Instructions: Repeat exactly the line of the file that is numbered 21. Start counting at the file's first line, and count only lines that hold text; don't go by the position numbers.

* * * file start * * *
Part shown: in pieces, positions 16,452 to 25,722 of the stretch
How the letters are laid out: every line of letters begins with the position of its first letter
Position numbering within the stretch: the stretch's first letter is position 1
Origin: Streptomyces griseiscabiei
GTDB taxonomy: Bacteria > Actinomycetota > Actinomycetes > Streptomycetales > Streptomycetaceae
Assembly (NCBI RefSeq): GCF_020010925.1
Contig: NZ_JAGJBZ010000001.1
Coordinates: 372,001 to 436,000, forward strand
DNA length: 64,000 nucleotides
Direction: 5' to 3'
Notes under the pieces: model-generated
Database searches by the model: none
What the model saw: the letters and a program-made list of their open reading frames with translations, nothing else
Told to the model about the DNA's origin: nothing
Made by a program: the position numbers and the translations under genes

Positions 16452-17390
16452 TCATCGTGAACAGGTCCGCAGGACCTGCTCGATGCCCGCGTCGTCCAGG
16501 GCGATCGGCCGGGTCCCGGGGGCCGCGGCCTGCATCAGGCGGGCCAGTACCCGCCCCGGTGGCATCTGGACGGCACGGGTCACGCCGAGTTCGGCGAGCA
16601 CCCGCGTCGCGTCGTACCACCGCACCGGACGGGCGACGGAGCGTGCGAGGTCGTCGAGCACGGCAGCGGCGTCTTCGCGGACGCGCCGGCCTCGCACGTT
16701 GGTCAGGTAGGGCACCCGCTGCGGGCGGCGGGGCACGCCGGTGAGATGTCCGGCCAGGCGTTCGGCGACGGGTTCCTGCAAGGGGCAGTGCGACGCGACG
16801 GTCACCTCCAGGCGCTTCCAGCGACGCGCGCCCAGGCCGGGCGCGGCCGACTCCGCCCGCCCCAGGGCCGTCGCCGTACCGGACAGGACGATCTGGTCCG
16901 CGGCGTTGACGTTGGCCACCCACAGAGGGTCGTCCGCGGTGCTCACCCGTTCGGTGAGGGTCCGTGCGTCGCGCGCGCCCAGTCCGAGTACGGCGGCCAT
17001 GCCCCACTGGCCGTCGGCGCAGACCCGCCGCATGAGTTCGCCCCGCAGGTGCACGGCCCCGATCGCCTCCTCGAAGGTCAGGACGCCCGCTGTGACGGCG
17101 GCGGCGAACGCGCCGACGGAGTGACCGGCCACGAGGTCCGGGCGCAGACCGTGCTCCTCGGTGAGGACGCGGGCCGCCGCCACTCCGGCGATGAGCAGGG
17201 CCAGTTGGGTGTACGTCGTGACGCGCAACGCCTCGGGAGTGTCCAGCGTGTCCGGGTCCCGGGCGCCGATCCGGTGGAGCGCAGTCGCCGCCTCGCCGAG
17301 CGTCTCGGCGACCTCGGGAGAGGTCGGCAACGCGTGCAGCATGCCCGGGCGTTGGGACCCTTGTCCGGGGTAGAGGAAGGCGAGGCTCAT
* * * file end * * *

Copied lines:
16801 GTCACCTCCAGGCGCTTCCAGCGACGCGCGCCCAGGCCGGGCGCGGCCGACTCCGCCCGCCCCAGGGCCGTCGCCGTACCGGACAGGACGATCTGGTCCG